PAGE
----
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NEWS
June 25, 2000 | By Doug Lansky, FOR THE INQUIRER
When I see a towering, snow-covered mountain peak, I don't get a deep-down, burning urge to climb it. Usually, I get a deep-down, burning urge to buy a postcard of it. Or, at least, a deep-down, burning urge to ski the part with chairlifts, then have a beer and nachos at the bottom. Unfortunately, Cotopaxi, the world's highest active volcano (19,460 feet), has no chairlifts or nacho stands. And for once, buying a postcard just didn't quite seem like enough. Perhaps it was the high altitude, or a brain infarction, but I decided to climb the thing.
NEWS
September 25, 2012 | By Binaj Gurubacharya, Associated Press
KATHMANDU, Nepal - Mountaineers who survived a pre-dawn avalanche high on the world's eighth-tallest peak say they waited an hour for the sun to come up and then saw pieces of tents and bodies of victims strewn around them on the snow. Italian climber Silvio Mondinelli said he and a fellow mountaineer were asleep when they heard a violent sound and felt their tent start to slide. "It was only a few seconds and we did not know what happened, but we had slid more than 200 meters [650 feet]
NEWS
October 7, 1999 | By Gwen Florio, INQUIRER STAFF WRITER
Alex Lowe climbed mountains so well, for so long, with such mythical bravery and strength, that in the tiny coterie of world-class climbers he was seen as eerily invulnerable. "Lungs with Legs," they called him, and "The Mutant," for his seemingly superhuman abilities. There was the perception, wrote Outside magazine, that Lowe "has tapped into some inexhaustible life force. " But Tuesday, in a suffocating thunderclap of ice and snow on one of the world's most challenging peaks, that force finally gave out. Lowe, 40, a onetime avalanche forecaster, and cameraman David Bridges of Aspen, Colo.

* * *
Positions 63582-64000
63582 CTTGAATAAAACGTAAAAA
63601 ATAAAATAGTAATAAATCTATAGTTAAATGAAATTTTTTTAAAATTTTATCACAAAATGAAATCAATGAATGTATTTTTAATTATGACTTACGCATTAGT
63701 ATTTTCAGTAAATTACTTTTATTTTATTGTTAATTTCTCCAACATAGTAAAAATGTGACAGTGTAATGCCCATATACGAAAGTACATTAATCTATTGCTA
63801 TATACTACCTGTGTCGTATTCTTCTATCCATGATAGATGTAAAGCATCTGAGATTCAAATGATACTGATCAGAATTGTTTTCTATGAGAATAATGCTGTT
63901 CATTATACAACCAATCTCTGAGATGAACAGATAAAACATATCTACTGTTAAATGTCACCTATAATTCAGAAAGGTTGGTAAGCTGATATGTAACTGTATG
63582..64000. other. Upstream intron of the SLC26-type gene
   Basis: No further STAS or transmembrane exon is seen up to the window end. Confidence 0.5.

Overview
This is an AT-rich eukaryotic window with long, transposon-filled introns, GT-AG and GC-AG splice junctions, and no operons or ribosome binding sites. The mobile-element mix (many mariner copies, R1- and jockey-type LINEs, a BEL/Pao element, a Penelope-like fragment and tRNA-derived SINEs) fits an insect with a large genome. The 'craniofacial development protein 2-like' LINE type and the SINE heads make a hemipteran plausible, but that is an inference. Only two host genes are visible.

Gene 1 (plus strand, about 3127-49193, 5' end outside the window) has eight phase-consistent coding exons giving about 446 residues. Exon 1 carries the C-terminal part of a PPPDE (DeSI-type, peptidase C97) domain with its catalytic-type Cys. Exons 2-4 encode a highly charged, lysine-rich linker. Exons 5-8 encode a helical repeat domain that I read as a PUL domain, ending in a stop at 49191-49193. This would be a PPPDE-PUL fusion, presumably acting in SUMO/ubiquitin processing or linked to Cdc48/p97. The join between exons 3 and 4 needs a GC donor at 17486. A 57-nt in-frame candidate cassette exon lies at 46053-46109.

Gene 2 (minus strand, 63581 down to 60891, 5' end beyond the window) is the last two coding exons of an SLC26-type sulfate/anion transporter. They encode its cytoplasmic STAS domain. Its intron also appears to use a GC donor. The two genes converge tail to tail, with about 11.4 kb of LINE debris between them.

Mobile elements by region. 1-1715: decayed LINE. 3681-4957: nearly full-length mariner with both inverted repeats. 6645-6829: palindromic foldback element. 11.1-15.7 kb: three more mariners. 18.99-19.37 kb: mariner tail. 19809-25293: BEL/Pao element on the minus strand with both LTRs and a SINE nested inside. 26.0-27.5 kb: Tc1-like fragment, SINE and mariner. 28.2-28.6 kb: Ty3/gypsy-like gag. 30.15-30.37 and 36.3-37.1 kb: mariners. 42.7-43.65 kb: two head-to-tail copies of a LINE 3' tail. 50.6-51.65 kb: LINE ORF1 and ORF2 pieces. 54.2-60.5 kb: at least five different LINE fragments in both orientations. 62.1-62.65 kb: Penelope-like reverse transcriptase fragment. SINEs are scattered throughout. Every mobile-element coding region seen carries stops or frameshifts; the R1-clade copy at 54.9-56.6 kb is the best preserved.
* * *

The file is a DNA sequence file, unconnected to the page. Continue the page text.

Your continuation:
NEWS
July 13, 2012 | By John Heilprin and Angela Charlton, Associated Press
CHAMONIX, France - A climber trying to scale Mont Blanc may accidentally have caused a slab of ice to snap off Thursday high in the French Alps, sparking an avalanche that swept nine European climbers to their deaths, authorities said. A dozen climbers were injured, and two were still missing by nightfall. As a sheet of snow and ice thundered down the steep slope, several other climbers managed to turn away from the slide in time, regional authorities in Haute-Savoie said. Two climbers were rescued as emergency crews using dogs and helicopters scoured the churned-up, high-altitude area in a frantic search for the missing.
NEWS
April 24, 1997 | by Sally Siebert, For the Daily News
His face scarlet, Michael Levine groans and reaches for the rock at his fingertips. His friends stand nearby, coaching, encouraging and critiquing his "bouldering" technique up a narrow overhang. "That's it," Levine hollers, losing his footing and falling into a spongy bed of mulched tires. For Levine, a novice rock climber, falling isn't a big deal - as long as it happens in a gym. He is among a growing number of climbers who train at indoor rock gyms. For climbing enthusiasts of all levels, rock gyms provide a safe, climate-controlled environment to hone their skills.